Global agreeance on deep ocean protection
After nearly 20 years of negotiations and international discussions a treaty for the deep oceans has been reached by the United Nations’ member states.
The treaty sets out to protect the crucial 200 – 1000 meter area where the largest bio mass of animals on Earth live: The Mesopelagic fish—small fish living in the ocean’s twilight zone.
The Deal - an overview
/ UN Member states agrees on treaty for protection of the global deep oceans on 4th March 2023
/ High Seas Treaty aims to place 30% of the seas into protected areas by 2030, to safeguard and recuperate marine nature.
/The new protected areas will have limitations or fishing, sailing and explorations of the ocean floor for mining and drilling.
The nations have to meet again to ratify it (legally adopt it) for it to enter force
The ocean is the origin of much of our food and the mechanism that secures our clean air.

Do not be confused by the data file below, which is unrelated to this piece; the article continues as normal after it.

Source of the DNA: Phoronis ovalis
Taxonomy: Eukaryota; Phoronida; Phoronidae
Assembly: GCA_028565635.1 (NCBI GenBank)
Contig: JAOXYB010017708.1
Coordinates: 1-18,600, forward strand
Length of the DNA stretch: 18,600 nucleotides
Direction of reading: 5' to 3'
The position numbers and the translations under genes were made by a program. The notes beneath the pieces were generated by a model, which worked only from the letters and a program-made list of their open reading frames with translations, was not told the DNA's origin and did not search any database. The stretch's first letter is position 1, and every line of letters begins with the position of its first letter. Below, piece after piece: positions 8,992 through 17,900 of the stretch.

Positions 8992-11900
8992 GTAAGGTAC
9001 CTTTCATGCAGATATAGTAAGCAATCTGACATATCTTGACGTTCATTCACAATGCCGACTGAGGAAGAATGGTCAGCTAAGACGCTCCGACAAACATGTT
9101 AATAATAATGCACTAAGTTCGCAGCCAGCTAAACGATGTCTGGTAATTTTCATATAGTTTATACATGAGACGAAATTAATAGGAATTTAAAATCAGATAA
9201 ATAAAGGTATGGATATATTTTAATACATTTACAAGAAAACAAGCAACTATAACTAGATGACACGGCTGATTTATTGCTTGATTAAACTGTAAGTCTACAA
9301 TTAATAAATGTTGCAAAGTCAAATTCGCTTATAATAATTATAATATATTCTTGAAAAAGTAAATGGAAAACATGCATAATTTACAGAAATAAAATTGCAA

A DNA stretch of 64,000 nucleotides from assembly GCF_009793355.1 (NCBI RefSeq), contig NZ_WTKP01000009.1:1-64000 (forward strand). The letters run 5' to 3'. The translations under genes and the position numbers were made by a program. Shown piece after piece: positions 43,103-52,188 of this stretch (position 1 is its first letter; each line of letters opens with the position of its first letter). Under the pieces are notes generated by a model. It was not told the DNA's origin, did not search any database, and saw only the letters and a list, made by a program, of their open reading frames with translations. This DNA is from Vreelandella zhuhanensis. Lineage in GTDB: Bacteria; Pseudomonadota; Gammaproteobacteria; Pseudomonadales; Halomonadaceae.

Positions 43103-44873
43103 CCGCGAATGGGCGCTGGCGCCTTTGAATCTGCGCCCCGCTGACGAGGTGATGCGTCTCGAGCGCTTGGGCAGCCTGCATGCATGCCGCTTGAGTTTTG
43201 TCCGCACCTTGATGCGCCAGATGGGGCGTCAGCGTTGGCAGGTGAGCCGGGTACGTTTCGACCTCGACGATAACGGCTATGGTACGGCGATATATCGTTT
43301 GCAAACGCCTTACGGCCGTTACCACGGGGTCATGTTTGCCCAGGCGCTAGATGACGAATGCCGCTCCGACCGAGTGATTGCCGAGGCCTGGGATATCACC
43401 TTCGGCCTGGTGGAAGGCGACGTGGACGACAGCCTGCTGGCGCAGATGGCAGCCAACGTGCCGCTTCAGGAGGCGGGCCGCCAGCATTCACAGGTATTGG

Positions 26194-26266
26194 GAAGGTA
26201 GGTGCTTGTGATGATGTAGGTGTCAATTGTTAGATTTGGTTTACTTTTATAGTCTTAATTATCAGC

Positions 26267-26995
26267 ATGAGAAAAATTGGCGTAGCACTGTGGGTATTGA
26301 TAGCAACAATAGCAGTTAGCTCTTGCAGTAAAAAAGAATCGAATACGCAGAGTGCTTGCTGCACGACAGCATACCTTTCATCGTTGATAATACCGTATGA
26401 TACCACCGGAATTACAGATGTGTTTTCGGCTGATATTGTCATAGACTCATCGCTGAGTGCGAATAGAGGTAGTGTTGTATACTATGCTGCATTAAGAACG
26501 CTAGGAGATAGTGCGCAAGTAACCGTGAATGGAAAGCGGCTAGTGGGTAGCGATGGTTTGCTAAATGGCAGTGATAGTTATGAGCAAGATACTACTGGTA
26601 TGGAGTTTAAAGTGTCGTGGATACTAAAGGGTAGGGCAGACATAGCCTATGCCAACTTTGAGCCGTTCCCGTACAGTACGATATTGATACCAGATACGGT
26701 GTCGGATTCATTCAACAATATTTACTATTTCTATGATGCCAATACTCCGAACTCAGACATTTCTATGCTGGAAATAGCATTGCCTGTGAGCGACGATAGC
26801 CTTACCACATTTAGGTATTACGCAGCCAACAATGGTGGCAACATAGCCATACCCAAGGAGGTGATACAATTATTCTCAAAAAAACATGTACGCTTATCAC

Many of the creatures living there have not been discovered before they are on the ist of endangered species.
In a marine species assessment, nearly 10% were found to be at risk of extinction, according to the International Union for Conservation of Nature (IUCN). Two of the biggest causes are overfishing and pollution
The IUCN further assesses that 41% of the threatened species are also affected by climate change.
Sustainable Development for the ocean - and for us
SDG 14 - Life below water
With one collaborative action the High Seas Treaty, when ratified, will exceed target 14.5 in terms of the marine protection area.
By 2020, conserve at least 10 per cent of coastal and marine areas, consistent with national and international law and based on the best available scientific information